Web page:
Monday, June 22, 2015

Busy Bees

Trucking back and forth across America, Bill sees some interesting things. Recently, at a truck stop in Glade Spring, Virginia, he came across a truckload of honey bees.

He was just starting his day and the bees were starting theirs,  too. Many had escaped from the numerous hives secured under the special tarp covering the trailer.  

You can see a cloud of the bees above and around the tractor and trailer. 

Once the sun rises and the temperatures warm up the bees become very restless and active. They know there is much work to be done. 

The dark patches on the tarps are clusters of bees who have remained together. Each box contains one individual hive. On average, each hive can hold 20,00-60,000 bees. However, there is always only one queen per hive.

Commercial beekeeping  has grown into a multi-million dollar industry. Bees are trucked all over the nation. Bill estimated this load to be well over 900 hives, the most he has seen in a single load. 

Honeybees not only provide us with honey and other products, but they assist us in farming. Bees are responsible for pollinating crops that feed the nation and beyond. 

Sweet!

33 comments:

  1. That's an amazing post! I wonder if those bees follow the truck or set off to find a new queen.

    ReplyDelete
    Replies
    1. Thanks! I wondered about that, too. Probably both things happen.

      Delete
  2. sure hope those hives make it through relocation and prosper in their new locations!

    ReplyDelete
    Replies
    1. They usually do well, due to requirements and regulations. The beekeepers are pretty strict.

      Delete
  3. Dang, I'm not sure I'd want that job!

    ReplyDelete
    Replies
    1. My great-grandfather was a beekeeper. I am not sure I could do it, though. Bill would do it. But, he is pretty fearless, especially with almost all critters.

      Delete
  4. guys....beez rock...plane & simpull....knot de experiment....genetic lee... modified beez thatz killin peepulz & petz out SW, but de honey & de bumble....we wunder if de onze that getted looze will get severance pay.... !! ♥♥♥ happee bee lated two yur dad; we wuz gonna send him a card but we runned outta data plan til fryday ....~~~~~

    ReplyDelete
    Replies
    1. Thanks, guys. I think if the bees walk out on the job they might lose their benefits. They are always a flight risk. ❤

      Delete
  5. I hope there was a bee keeper to help get the guys back safe in their hives before the truck went on.

    ReplyDelete
    Replies
    1. I don't know how they could figure out which hive. They usually try to truck them in the dark to keep them calm and cool.

      Delete
  6. That is a lot of bees, I feel bad for the ones that fly away on the road, I wonder where they end up ?

    ReplyDelete
    Replies
    1. Bees have great instinct. They can start new hives.

      Delete
  7. Replies
    1. I love learning new things, especially about critters.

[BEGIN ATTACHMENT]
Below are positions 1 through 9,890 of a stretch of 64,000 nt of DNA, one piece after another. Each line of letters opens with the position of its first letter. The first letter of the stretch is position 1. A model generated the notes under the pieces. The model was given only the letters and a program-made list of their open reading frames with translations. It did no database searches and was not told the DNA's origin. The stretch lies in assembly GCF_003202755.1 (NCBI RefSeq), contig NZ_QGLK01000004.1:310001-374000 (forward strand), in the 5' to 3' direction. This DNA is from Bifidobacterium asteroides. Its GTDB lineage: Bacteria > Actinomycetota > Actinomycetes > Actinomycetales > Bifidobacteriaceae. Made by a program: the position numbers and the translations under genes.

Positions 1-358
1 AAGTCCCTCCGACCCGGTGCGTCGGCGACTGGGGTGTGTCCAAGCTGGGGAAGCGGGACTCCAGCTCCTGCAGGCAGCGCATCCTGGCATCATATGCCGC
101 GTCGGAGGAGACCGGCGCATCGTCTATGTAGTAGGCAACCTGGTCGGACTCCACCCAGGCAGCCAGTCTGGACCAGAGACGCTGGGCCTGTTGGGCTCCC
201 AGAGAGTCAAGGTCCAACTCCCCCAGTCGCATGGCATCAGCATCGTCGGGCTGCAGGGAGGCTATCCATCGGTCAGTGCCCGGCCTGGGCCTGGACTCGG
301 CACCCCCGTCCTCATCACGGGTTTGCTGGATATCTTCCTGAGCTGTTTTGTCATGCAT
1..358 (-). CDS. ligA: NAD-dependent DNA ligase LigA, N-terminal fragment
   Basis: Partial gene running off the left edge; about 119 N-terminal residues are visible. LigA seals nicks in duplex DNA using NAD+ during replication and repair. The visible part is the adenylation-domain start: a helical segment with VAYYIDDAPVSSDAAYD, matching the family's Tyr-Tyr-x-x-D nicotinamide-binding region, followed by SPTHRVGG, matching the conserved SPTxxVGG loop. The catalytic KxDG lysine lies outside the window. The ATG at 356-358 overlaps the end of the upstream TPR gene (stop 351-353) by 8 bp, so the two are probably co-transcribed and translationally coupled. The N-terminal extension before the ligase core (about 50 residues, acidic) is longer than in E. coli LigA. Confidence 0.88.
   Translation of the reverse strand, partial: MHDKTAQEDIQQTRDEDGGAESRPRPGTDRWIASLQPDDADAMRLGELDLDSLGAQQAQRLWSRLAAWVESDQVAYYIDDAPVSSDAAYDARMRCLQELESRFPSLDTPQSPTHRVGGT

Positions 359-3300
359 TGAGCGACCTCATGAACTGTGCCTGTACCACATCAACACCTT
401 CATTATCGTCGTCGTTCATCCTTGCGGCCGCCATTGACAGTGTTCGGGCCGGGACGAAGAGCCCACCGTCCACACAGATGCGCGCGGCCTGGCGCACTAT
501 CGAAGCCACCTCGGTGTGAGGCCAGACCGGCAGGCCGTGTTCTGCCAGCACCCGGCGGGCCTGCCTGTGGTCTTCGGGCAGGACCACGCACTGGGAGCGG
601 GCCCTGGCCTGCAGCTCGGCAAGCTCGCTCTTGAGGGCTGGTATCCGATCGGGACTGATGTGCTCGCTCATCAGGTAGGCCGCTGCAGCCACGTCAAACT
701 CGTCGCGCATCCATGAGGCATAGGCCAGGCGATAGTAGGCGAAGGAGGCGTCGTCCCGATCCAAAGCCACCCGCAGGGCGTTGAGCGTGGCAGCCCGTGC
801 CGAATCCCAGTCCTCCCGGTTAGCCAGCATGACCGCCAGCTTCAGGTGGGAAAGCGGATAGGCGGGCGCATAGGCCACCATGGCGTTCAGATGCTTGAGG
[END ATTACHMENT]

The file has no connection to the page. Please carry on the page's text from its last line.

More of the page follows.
Delete
  8. Wow, I sure hope the load of bees arrives to their destination safe and sound. It would be a very difficult situation should an accident happens and the truck overturn. Trucking bees is serious business.
    Thanks for this post and happy summer.

    Hugs,
    JB

    ReplyDelete
    Replies
    1. You are so very right. It does happen, where there are accidents. It is a serious situation. ❤

      Delete
  9. I never thought about bees being transported...until now!...:)JP

    ReplyDelete
  10. I can't imagine a truckload of bees cruising down the highway at 70 plus miles an hour!

    ReplyDelete
    Replies
    1. It is pretty amazing when you think about it!

      Delete
  11. oh this sooooo amazing!!! I've never seen anything like it. well, I imagine if you were allergic, you might not be as thrilled as I, but the thing is: bees are so important!!! they are crucial to our eco system, so it is great to know that bee farming is actually a thing. thank Bill for sharing!! :)

    ReplyDelete
    Replies
    1. I love to learn new things and share. Bill is really great about it. Glad you enjoyed this. ❤

      Delete
  12. Great photos of the bees and very informative post about hubby's trucking contents~

    Happy Week to you,
    artmusedog and carol

    ReplyDelete
  13. How interesting that they truck the bees from place to place. Must mean they are finally getting the respect they deserve. Very interesting glimpse into a world we would not normally get to see.

    ReplyDelete
  14. Ooops. Forgot to add that there is only ever one true Queen!

    ReplyDelete
  15. Bees are amazing and important creatures! I'm wondering what happens to the ones that have escaped those hives ... do they just fly along with the truck as it travels down the highway?

    ReplyDelete
    Replies
    1. Sadly, no. Bees can fly up to 6 miles, and as fast as 15 mph.

      Delete
  16. Bees are wonderful, but i wouldn't want to be responsible for that many!

    ReplyDelete
  17. Wow that's an amazing set of photos. That's also a lot of very important bees.

    ReplyDelete
  18. This is a really cool post, Annie - lots of good information!
    Have a Wonderful Day!
    Peace :)

    ReplyDelete